The Optimus blog

The blog that inspires leaders in the UK education sector

The Optimus blog

The blog that inspires leaders in the UK education sector

Andrew Hammond

Critical reflection at the heart of CPD

Guest blogger Andrew Hammond explains why personal development, motivation and empowerment need to be at the centre of any CPD programme.

The craft of teaching requires heart and mind, body and soul. CPD is often targeted at boosting our professional skills without considering the deep-down-things that drew us into the profession in the first place.

Fashionable phrases like ‘professional currency’ or ‘professional capital’ are financial terms, suggesting measurable, trackable skills; though such pedagogical skills are indeed valuable, these terms can suggest there is a deficit in our current practice, which can be bridged by a CPD course delivered by a more skilled expert.

Behind the trackable evidence shared in pupil progress meetings and performance reviews, lies the invisible, human impact of an empowered and reflective teacher

The impact of an empowered teacher

Whilst this may indeed be true sometimes, it is not just what you know that counts, it is what you can do with what you know, and that is inextricably linked to how you feel – whether you are eight or 48. Behind the trackable evidence shared in pupil progress meetings and performance reviews, lies the invisible, human impact of an empowered and reflective teacher, acting as model learner.

As educators we inspire, enthuse, motivate, engage, entertain and we care, deeply; we view the ‘whole child’. So the most impactful CPD must empower and rejuvenate the ‘whole teacher’.

The threat of diminishing agency

Too many colleagues are leaving the profession earlier than planned and this cannot be ignored. How many of those who leave within a couple of years of qualifying would cite ‘a lack of professional development’ as a contributing factor?

Perhaps many more would suggest it is a lack of personal development and a diminishing sense of agency in the role which ultimately leads disillusionment.

No teacher I’ve ever met has been afraid of hard work, but we need to know that our hard efforts are having an impact on the students whom we teach.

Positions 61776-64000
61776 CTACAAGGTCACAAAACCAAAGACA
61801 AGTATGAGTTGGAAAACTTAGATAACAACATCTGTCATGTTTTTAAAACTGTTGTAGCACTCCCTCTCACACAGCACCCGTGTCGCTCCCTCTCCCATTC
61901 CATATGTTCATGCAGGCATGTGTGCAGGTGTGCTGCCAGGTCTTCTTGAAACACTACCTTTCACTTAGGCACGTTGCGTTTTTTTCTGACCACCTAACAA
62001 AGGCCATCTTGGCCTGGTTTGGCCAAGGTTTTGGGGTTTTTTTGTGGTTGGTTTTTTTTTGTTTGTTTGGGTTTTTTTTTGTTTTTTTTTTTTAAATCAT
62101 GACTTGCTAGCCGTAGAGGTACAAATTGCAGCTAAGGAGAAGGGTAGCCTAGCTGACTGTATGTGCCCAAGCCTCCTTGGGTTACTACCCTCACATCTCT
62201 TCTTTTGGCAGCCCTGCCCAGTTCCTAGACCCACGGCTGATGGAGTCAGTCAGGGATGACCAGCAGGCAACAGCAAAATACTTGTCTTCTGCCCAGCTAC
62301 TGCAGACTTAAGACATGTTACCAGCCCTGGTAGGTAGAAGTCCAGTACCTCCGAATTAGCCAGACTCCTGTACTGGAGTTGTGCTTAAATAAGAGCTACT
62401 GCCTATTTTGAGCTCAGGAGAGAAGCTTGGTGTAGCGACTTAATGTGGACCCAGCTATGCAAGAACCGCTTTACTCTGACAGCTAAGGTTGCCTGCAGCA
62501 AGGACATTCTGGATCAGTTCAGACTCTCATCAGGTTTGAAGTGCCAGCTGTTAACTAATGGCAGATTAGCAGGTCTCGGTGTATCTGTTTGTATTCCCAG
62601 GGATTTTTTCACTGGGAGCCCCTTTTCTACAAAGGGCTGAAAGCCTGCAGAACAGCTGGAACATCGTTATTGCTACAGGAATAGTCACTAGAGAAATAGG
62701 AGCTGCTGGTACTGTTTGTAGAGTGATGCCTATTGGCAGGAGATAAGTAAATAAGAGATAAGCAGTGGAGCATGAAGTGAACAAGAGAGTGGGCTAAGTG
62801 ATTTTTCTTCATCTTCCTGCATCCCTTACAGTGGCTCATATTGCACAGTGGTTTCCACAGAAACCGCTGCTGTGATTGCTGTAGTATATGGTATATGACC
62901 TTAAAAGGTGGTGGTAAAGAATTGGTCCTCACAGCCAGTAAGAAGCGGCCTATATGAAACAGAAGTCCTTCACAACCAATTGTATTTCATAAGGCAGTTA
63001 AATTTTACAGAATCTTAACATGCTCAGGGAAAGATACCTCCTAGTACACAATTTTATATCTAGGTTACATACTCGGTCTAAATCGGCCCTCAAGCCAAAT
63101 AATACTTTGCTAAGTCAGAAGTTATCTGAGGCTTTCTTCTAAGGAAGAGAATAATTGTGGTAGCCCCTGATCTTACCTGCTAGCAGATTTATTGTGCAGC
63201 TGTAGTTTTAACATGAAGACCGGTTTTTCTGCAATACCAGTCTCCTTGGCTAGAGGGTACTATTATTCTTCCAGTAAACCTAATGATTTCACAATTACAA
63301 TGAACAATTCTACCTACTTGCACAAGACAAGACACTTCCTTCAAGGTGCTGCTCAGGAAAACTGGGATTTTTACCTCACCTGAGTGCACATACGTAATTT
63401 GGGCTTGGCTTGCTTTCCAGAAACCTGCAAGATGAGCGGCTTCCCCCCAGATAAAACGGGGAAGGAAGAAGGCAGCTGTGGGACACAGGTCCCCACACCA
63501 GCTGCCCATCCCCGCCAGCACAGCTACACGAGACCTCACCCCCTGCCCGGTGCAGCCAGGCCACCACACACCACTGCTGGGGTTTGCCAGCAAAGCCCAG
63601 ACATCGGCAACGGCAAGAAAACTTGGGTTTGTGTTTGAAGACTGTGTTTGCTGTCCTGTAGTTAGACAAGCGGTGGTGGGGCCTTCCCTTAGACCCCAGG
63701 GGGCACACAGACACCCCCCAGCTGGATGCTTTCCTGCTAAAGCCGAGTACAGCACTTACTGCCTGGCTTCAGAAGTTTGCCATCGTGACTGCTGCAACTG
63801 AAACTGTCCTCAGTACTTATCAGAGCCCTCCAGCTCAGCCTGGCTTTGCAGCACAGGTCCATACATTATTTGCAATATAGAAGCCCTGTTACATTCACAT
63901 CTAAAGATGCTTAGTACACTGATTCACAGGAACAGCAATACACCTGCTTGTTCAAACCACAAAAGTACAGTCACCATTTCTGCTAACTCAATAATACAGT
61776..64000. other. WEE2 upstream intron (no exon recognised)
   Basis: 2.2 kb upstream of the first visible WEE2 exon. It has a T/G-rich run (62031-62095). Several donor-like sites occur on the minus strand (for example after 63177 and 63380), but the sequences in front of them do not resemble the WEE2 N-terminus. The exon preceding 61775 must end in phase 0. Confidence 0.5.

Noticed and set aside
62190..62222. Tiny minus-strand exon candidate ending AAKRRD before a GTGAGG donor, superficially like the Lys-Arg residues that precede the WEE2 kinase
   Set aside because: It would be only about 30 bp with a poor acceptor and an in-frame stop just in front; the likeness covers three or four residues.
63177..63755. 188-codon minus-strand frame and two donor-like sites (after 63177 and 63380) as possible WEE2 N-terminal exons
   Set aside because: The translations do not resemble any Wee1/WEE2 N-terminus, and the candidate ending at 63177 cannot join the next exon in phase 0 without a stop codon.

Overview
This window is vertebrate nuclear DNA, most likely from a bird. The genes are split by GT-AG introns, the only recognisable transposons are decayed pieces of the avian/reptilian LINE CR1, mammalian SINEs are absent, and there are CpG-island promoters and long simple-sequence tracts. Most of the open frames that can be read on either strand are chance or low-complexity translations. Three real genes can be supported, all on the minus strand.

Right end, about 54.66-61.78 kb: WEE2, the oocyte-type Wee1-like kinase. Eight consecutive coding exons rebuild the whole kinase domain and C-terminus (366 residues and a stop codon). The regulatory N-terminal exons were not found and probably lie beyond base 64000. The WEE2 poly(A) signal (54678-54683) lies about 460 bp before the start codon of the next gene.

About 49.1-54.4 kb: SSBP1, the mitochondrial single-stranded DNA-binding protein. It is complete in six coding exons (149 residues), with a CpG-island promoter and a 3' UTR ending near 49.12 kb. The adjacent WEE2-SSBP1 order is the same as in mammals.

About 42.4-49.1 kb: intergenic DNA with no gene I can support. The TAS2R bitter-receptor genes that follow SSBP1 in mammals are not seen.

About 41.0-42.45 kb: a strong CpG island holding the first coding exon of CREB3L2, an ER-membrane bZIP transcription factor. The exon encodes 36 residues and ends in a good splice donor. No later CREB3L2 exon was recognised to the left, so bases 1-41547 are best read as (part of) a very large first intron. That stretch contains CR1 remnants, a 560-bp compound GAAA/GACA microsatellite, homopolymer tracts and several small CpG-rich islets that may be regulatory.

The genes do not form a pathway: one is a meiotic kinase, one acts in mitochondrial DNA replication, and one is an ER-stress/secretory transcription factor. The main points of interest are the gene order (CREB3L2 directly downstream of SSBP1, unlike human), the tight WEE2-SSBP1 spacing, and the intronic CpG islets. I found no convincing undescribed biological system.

Reflective practice as a cornerstone

This is why reflective practice is such a fundamental cornerstone of effective CPD. The Pathway programme from NAHT and Discovery Education places critical reflection at its heart, giving teachers the tools they need to identify their motivations, gain insight into their wellbeing, and complete multiple online CPD courses, each one built around discussion, thought leadership and coaching questions for reflection.

It’s a fresh approach to continuous professional empowerment.

For more from Andrew on empowering personal development, watch his video interview with conference producer James Kerry. 

If you would like further information about the Pathway programme, please visit www.discoveryeducation.co.uk/Pathway

Similar Posts

John Dabell

Wishing you well: 20 ways to keep being well

The intensity of school life can take its toll unless you have a self-care and wellbeing plan in place. John Dabell shares 20 ways to keep being well. The whacky workloads of a teaching term can really knock your mojo for six if you neglect your wellbeing, which is why it is crucial to keep mind,...
Read more...
John Dabell

Don’t do your best!

Sometimes a job only has to be done well enough. John Dabell argues that teaching is one such job and explains why it's better not to give 100% all the time. If you are ‘trying your best’ all the time it’s a one-way ticket to the GP with burn out. Perfection, or chasing perfection, is a huge time-...
Read more...
Aldaine Wynter

Representation in teaching

‘You can’t be what you can’t see’. Aldaine Wynter discusses why representation in the classroom is an important way to role model for students. In my previous piece I spoke of the importance of representation in education at every level. So far, we have explored representation at school leadership...
Read more...